With no single party likely to win an overall majority in next week’s general election, they are all finding ways of answering, or not answering, the questions about what they will do in hypothetical post-election scenarios. So we are learning to live with the politics of ‘red-lines’ and various degrees of passionate deal-denialism from ‘over my dead body’ to ‘let’s wait until the electorate give their verdict’.
For the two major parties, it seems to be an act of faith not to countenance anything but outright victory, anything else is regarded as a terrible sign of weakness. But would they not gain more respect from all sides if they could at least acknowledge the possibility that a coalition or deal may be necessary and should be openly discussed? Given that no party will command a majority of votes cast, let alone of the electorate, is this not simply a better response to the diversity of public opinion?
We seem to be stuck with tribalism just when we need pluralism. Tribalism in politics holds parties together and generates loyalty and cohesion. That sense of internal solidarity between its core supporters can be a strength. However, it is less useful when trying to build coalitions with other ‘tribes’ who share some of our beliefs but come from a different tradition. Our sense of moral superiority, exclusive access to truth and hatred of all other parties become obstacles. The stronger the intra-party tribalism the harder it is to build any solidarity across parties and establish common ground. Instead, options are closed down instead of being explored.
A general election is a good example of a complex system operating at different levels. At one level it is about millions of individuals each making a separate decision about who to vote for, shaped by a complex interplay of influences. We all understand that, on its own, our ‘little’ vote makes little difference to the result. At the next level up, the composition of the House of Commons is determined by the first past the post outcomes in each constituency, some MPs being elected with large majorities and others very narrowly and with a minority of the vote. A government with a Commons majority is not put together simply by aggregating the popular vote.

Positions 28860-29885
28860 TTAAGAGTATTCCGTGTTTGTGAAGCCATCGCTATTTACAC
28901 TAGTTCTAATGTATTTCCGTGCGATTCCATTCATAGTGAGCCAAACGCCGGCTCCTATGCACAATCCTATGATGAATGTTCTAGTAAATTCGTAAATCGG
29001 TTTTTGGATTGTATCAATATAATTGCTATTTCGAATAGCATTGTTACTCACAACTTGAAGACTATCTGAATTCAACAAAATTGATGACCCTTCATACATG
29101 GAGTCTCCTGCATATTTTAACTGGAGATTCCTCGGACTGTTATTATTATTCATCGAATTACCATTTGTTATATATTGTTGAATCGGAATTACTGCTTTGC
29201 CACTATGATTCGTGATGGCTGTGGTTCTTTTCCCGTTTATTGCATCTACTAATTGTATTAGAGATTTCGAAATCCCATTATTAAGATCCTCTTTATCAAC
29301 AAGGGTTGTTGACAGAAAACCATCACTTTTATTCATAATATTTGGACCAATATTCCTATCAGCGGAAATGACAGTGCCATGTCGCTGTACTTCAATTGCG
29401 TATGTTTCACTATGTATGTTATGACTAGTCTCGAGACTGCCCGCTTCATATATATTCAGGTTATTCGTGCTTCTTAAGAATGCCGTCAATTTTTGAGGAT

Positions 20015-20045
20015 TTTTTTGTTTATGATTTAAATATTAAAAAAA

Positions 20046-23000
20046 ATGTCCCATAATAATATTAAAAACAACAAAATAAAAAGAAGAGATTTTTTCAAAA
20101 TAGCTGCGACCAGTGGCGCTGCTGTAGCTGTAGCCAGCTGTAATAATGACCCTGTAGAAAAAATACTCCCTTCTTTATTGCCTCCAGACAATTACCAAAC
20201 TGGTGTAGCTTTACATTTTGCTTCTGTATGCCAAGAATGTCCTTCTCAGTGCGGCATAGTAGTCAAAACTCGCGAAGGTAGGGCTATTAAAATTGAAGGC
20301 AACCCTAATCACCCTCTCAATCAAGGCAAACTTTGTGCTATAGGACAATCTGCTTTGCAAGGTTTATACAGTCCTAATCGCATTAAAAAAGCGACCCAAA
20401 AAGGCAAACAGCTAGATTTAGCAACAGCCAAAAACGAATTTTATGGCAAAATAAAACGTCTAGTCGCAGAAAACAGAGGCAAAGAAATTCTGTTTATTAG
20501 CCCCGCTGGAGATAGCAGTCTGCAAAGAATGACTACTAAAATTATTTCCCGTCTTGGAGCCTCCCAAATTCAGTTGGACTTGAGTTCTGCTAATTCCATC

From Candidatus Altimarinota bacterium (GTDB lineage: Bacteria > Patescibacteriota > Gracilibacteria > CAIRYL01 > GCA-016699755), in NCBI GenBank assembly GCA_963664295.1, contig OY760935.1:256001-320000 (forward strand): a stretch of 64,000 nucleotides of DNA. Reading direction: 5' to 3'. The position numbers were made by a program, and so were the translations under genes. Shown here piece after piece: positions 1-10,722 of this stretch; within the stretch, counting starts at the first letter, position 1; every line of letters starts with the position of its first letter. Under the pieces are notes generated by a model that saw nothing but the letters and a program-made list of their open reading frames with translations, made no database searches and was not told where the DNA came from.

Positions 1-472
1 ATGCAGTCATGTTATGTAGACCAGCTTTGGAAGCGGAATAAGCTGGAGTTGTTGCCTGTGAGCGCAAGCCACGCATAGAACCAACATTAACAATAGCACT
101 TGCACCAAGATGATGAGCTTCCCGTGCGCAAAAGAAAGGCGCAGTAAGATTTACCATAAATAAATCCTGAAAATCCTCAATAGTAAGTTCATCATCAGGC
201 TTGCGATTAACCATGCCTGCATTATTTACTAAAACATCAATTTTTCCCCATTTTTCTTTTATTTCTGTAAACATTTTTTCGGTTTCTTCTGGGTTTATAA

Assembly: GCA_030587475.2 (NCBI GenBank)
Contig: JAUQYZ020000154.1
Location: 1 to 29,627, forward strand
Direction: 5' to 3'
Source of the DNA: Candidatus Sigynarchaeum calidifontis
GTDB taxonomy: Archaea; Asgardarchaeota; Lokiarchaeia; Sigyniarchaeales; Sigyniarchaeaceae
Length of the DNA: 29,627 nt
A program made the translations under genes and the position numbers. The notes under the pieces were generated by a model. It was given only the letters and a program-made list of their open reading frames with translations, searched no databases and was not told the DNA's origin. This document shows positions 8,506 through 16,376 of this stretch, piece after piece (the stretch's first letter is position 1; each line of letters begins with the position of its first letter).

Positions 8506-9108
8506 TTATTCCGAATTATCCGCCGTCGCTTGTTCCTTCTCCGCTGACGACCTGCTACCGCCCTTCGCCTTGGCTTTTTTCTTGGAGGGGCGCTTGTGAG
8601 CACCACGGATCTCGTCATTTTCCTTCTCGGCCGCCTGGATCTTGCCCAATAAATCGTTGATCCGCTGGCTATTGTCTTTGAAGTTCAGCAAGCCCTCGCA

So when commentators try to explain the meta-politics of Westminster in terms of our individual political choices they ask questions like ‘what do voters want?’ or ‘what is Britain thinking?’ and try to construct typical voter archetypes like ‘Mondeo man’, ‘Essex woman’, the ‘grey vote’, the ‘youth vote’ or ‘swing voters’ none of which can do justice to the complexity of the electorate or explain the relationship between our votes and the actual outcome.
Clearly, it is the actual votes cast on polling day which will generate the result, but the arithmetic of the House of Commons operates at a different level. It is at one remove from the popular vote; an unpredictable emergent property affected by the way our votes feed through our electoral system. Differential turnouts and very small geographical or demographic shifts can lead to very different overall results in terms of the number of MPs each party will have.
In our current system we vote for one candidate and therefore one party only. This is often a compromise, given that we probably don’t agree with every one of their policies and in some cases we may be voting tactically. We can’t choose a coalition and we can’t easily tell ‘our’ party who to work with. But once the votes have been counted and the MPs have been elected, we expect them to produce some kind of decent government.
So why not just recognise that single party government is unlikely and make a virtue of being prepared to work with others? Doing some of the advance work, in public, this side of the election would help to give voters a sense of what different coalitions might look like and maybe even to influence their party’s negotiating stance. A party which has a clear set of values and beliefs and can express them confidently should be in a good position to negotiate with others about policies without sacrificing what really matters.
Most parties are themselves coalitions, held together by the glue of common values, and so they are familiar with the process of resolving differences internally. If we allow our tribalism to blind us to the real benefits of working with others we could miss out on those benefits altogether.
See also: Young people and the election